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12 must-do PC tasks

Alex Castle | April 8, 2013
Computers may have become a lot more user-friendly over the past decade, but they're still far from perfect--PCs require a certain amount of configuration and maintenance to operate at their full potential. Unfortunately, because we humans are also far from perfect, we frequently don't put in the work we should, and we end up with a slower, sloppier, less secure machine as a result.

It's simple to delete excess files, but getting rid of programs can be more of a pain. PC Decrapifier can help you quickly uninstall multiple programs at once if you're doing a truly deep clean. Revo Uninstaller is a handy tool if you try to uninstall a program but still find it taking up space. Revo Uninstaller lists all the software on your PC and lets you manually obliterate any stubborn programs. It then scans for data or Registry entries that the program may have left behind, and deletes those as well.

Once you've given your PC a thorough, manual cleansing, run an automatic cleaner such as CCleaner to see if you missed anything. CCleaner scans your computer for known space-wasters, including temporary Internet files and log files. You can review the files it finds, and then tell CCleaner to erase them all, potentially clearing up gigabytes of wasted space.

It probably goes without saying, but make sure that you understand what you're deleting before you pull the trigger. Freeing up a bit of space isn't worth the risk of nuking an important system file or losing a valuable document.

Encrypt your private data

How much of your life resides on your computer? Do you keep medical records, bank statements, or other files that you wouldn't want other parties to access? I'm not saying that you shouldn't store sensitive data on your computer--it's one of the best ways to keep track of such things, assuming that you have a strong backup plan. You should encrypt those sensitive files, however, to make sure that your information stays safe and secret even if your data winds up in someone else's hands.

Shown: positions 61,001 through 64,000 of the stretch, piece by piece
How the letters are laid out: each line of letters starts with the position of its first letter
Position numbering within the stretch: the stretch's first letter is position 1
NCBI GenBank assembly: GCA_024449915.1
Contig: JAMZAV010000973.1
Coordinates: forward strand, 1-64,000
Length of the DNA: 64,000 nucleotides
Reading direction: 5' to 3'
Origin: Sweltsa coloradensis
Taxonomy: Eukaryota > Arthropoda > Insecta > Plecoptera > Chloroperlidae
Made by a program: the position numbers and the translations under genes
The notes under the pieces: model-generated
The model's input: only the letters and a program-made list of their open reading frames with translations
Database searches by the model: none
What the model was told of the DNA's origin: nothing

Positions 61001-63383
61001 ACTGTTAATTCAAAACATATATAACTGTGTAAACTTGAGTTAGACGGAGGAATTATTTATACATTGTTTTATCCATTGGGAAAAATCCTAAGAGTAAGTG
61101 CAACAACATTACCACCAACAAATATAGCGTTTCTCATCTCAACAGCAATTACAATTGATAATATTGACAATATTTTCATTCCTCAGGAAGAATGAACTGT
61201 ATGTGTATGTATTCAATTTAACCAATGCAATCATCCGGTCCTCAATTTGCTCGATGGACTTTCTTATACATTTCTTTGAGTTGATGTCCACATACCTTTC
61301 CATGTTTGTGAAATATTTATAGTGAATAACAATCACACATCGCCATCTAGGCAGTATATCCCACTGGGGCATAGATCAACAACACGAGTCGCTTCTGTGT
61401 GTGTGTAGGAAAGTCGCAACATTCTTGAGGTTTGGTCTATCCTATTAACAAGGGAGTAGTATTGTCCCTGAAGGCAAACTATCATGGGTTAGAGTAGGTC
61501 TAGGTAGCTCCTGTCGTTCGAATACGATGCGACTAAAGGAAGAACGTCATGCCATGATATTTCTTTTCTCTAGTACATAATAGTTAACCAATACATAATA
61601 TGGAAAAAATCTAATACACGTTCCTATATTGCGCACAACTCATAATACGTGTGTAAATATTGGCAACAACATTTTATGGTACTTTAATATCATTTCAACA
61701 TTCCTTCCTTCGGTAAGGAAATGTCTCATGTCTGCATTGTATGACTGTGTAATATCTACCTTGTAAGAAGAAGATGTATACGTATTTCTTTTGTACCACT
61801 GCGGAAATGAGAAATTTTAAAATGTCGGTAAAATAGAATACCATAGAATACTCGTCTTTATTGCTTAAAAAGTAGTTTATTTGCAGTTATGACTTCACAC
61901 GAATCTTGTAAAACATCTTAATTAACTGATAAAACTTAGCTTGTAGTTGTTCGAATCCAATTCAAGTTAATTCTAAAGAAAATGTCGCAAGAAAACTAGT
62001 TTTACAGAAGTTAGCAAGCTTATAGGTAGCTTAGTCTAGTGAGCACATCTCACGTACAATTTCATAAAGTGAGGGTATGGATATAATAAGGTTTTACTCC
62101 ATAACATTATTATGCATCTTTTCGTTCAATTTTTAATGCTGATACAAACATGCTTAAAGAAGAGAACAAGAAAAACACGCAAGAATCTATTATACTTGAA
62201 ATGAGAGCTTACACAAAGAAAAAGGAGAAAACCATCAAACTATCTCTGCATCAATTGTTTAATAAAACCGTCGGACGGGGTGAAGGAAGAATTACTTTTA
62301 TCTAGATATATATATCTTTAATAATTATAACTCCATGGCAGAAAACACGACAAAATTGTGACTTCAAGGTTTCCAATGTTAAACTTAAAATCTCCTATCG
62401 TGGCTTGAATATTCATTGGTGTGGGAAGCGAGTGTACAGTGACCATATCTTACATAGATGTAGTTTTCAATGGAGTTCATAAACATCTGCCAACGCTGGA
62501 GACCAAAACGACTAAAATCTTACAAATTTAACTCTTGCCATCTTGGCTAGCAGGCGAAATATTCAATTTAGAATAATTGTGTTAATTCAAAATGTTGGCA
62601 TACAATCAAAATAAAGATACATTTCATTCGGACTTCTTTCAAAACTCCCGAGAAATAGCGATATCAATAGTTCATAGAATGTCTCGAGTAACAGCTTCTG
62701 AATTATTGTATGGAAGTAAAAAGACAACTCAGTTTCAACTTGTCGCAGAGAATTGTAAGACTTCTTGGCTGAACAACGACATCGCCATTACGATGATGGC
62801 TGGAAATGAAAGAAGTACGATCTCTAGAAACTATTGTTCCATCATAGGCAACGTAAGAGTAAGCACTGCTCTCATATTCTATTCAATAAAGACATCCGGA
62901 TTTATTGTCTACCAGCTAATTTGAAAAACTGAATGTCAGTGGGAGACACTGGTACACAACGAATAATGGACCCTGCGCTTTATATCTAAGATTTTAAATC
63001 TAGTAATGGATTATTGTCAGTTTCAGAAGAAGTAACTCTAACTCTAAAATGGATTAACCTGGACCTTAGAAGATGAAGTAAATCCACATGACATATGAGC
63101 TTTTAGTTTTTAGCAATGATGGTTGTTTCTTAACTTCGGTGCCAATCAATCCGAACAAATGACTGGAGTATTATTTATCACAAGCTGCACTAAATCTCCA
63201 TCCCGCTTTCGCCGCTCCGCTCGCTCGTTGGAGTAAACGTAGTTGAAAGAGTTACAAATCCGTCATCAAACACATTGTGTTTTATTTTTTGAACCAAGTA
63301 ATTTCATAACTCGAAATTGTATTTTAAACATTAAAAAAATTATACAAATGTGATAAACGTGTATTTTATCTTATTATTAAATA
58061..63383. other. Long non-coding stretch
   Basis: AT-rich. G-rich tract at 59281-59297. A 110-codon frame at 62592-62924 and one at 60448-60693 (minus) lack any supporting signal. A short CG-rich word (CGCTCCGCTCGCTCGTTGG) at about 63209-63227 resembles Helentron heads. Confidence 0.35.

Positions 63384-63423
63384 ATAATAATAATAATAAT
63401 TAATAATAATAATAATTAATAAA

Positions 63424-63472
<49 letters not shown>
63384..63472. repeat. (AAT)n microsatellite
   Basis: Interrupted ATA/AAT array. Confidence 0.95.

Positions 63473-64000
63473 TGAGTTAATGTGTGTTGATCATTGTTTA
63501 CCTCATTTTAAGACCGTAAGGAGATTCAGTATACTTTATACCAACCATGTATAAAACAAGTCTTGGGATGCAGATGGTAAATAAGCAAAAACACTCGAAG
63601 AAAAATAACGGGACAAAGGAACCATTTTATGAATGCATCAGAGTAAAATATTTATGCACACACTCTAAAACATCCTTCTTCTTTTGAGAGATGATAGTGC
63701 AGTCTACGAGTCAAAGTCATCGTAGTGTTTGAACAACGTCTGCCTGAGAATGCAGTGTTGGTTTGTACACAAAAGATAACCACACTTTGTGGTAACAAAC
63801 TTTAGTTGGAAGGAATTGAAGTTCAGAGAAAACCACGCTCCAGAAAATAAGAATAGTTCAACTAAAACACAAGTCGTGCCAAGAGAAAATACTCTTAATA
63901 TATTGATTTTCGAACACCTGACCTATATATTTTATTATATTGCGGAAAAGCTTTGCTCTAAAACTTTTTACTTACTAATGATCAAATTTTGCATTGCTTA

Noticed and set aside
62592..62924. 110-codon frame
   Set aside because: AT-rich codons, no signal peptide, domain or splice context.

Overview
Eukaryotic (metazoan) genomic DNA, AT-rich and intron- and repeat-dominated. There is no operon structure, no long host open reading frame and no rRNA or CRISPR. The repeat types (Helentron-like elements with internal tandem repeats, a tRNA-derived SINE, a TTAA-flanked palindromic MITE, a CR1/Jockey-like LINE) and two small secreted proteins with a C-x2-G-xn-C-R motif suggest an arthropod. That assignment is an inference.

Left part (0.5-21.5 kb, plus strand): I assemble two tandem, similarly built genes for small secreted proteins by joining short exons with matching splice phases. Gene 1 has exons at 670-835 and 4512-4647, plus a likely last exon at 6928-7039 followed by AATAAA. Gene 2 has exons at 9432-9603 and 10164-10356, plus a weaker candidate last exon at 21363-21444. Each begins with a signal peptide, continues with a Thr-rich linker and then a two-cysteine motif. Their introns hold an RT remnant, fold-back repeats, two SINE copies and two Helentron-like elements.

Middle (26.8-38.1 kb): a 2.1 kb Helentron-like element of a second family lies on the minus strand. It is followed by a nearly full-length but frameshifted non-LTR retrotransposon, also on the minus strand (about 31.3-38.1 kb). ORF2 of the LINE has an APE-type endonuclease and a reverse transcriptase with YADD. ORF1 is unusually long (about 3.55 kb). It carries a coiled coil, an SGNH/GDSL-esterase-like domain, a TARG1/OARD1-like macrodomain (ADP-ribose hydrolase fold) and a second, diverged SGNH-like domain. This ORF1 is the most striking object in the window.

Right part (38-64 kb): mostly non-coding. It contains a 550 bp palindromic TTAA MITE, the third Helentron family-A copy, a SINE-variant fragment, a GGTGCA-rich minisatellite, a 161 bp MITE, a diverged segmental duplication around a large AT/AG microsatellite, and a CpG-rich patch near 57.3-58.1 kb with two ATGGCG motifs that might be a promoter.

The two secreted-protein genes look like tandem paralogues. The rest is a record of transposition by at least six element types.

First, find all of the sensitive files on your computer--financial and medical records, contracts, and anything else you wouldn't want strangers to see. Place them all into a folder. You can (and should) organize them in subfolders, just as long as you have one root folder that encompasses all of them.

Next, install TrueCrypt, a free and open-source program that provides easy-to-use, government-grade encryption. TrueCrypt stores encrypted files inside a container file called a volume; think of a volume as a safe, and TrueCrypt as its key. Click the Create Volume button and then choose the Create an encrypted file containeroption. Proceed through the remainder of the volume-creation wizard. Each step is explained pretty clearly, and if you don't understand something you can safely leave the default selected.

Once the utility has created your volume, you need to mount the volume. Think of this action as opening the safe, although it will remain open only while TrueCrypt is running. Click Select File, and find the volume file you just made. Click the Mount button, and enter the password you created with the wizard.

 

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